How Roe's reversal has supercharged abortion rights activists: conservative
Abortion rights activists have been extra-busy since June 24, the day in which the U.S. Supreme Court announced that it had overturned Roe v. Wade with its ruling in Dobbs v. Jackson Women’s Health Organization. Never Trump conservative and Washington Post opinion writer Jennifer Rubin, in a August 8 column, looks back on the things those activists have accomplished since June 24 — and also lays out some things that need to be done in the weeks and months ahead.
“For weeks now, I have interviewed scores of women whose life’s work is reproductive care: doctors, ethicists, statisticians, clinic operators, researchers and advocates,” Rubin writes. “Their stress and anxiety are palpable as they struggle to understand how doctors will square their medical oaths with government fiats. They agonize over women forced to travel out of state for care and for women who will lack care as doctors abandon red states.”
Rubin, however, applauds abortion rights activists for being proactive in the weeks following the Dobbs ruling.
READ MORE: The post-Roe dynamics of abortion: report
“American women and male allies got to work, registering voters, preparing ballot initiatives and keeping up a steady stream of protests,” Rubin observes. “They forced Americans to grapple with inevitable horror stories.”
Rubin continues, “In Michigan, organizers collected more than 700,000 signatures — hundreds of thousands more than necessary to qualify a pro-choice measure for the November ballot. And then came Kansas. There, The Post reported, organizers ‘mobilized Republican and nonaffiliated voters through partnerships with groups like Mainstream Coalition, a nonpartisan advocacy group.’ Activists made broad-based appeals to protect freedom and stave off intrusive government…. Finally, a blow to the forced-birth movement. Finally, evidence that Americans respect women more than they do six radical justices.”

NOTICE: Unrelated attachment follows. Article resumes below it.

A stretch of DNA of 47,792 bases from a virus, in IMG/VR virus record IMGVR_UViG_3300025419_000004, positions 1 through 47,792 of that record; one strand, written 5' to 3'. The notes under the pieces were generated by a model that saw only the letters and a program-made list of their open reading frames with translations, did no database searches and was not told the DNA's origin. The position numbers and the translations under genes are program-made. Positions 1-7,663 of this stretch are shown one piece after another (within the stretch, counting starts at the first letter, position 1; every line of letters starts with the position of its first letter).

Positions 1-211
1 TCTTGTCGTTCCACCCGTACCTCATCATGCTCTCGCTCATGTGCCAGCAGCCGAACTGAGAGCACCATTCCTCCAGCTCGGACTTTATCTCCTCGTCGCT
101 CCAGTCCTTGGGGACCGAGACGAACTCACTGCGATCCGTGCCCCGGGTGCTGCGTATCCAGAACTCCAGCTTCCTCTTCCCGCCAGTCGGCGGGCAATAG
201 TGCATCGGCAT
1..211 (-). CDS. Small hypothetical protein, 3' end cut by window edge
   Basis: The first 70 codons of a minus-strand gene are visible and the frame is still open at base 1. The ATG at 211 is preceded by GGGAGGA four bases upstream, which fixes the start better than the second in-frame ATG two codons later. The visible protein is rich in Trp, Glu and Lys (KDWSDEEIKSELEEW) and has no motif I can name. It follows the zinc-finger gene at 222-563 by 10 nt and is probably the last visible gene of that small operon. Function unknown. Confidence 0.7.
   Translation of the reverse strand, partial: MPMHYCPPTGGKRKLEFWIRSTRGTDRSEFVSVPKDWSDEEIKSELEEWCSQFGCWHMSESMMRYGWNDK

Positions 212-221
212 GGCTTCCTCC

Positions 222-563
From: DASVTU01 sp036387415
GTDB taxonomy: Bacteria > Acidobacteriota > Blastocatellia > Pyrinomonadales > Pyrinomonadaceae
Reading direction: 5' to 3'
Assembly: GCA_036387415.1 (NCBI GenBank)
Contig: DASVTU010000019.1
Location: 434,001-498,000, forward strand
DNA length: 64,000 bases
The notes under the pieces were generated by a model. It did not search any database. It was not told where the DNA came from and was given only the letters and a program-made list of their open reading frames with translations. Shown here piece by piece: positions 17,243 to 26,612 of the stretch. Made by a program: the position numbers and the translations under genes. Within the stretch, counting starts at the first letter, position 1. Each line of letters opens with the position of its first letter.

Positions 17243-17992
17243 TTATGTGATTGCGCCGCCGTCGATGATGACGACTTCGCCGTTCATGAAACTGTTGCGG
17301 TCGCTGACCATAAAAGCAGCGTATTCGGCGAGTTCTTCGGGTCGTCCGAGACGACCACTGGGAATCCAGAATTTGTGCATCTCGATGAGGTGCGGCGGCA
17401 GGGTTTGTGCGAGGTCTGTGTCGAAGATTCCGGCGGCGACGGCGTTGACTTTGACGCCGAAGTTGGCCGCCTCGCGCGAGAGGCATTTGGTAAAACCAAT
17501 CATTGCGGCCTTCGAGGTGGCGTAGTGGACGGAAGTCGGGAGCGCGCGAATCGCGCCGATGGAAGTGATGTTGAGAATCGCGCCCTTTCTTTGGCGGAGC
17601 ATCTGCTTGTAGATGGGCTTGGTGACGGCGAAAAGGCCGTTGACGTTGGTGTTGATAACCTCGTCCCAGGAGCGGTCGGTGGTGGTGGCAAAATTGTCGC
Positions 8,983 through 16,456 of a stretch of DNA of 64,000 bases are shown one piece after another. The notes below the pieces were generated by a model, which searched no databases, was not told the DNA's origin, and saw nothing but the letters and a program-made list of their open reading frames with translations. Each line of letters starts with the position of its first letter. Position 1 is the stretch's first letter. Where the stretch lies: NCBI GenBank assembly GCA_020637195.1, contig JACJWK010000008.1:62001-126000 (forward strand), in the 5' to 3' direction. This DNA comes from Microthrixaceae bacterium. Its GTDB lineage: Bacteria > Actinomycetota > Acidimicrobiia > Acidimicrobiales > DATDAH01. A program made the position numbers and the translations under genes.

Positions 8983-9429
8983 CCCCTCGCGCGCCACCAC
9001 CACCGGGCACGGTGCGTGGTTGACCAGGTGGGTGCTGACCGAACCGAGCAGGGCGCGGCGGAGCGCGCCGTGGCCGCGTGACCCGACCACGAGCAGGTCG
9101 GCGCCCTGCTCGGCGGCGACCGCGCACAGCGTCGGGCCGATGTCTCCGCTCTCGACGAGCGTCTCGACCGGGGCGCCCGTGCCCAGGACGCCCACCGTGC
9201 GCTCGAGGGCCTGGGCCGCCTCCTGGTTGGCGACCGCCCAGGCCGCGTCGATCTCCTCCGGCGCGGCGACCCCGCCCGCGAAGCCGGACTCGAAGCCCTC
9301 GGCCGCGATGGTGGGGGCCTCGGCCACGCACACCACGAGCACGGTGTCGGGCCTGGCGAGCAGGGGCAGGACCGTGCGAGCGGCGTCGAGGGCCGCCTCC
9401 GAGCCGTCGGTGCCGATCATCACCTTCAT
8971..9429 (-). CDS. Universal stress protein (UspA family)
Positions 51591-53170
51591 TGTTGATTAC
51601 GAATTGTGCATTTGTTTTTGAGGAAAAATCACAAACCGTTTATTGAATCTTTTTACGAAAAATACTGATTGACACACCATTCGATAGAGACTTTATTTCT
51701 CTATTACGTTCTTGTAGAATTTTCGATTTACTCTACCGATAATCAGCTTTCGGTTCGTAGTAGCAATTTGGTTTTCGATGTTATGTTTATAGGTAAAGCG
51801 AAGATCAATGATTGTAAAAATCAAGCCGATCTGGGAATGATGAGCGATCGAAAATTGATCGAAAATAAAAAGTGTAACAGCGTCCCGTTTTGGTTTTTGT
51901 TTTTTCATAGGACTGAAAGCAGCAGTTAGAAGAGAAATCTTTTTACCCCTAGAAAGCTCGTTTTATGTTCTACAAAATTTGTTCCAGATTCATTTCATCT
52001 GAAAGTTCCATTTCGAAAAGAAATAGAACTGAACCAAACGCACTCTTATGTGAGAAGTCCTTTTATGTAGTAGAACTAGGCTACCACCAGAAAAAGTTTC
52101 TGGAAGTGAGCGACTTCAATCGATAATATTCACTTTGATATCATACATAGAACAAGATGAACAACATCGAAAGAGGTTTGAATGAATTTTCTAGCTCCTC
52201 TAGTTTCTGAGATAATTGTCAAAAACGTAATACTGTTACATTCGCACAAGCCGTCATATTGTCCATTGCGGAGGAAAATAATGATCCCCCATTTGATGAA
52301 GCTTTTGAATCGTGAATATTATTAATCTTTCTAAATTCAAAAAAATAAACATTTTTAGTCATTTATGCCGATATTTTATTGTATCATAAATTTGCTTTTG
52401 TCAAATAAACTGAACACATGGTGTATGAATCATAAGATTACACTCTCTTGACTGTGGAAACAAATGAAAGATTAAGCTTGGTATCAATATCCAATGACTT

In Kansas, voters were asked whether or not the protection of abortion rights should be removed from the state constitution; 59 percent said “no.”
Rubin wraps up her column by stressing that more abortion rights activism will be needed in the weeks and months ahead.
“Whether in 1912 or 2016 or 2022,” Rubin argues, “women have never been handed respect, equal rights or autonomy. Women bound by friendship, shared ideals and aspirations for self-definition have always done the hard work democracy demands of citizens. Despite setbacks, the battle is not lost so long as women organize and bolster one another.”
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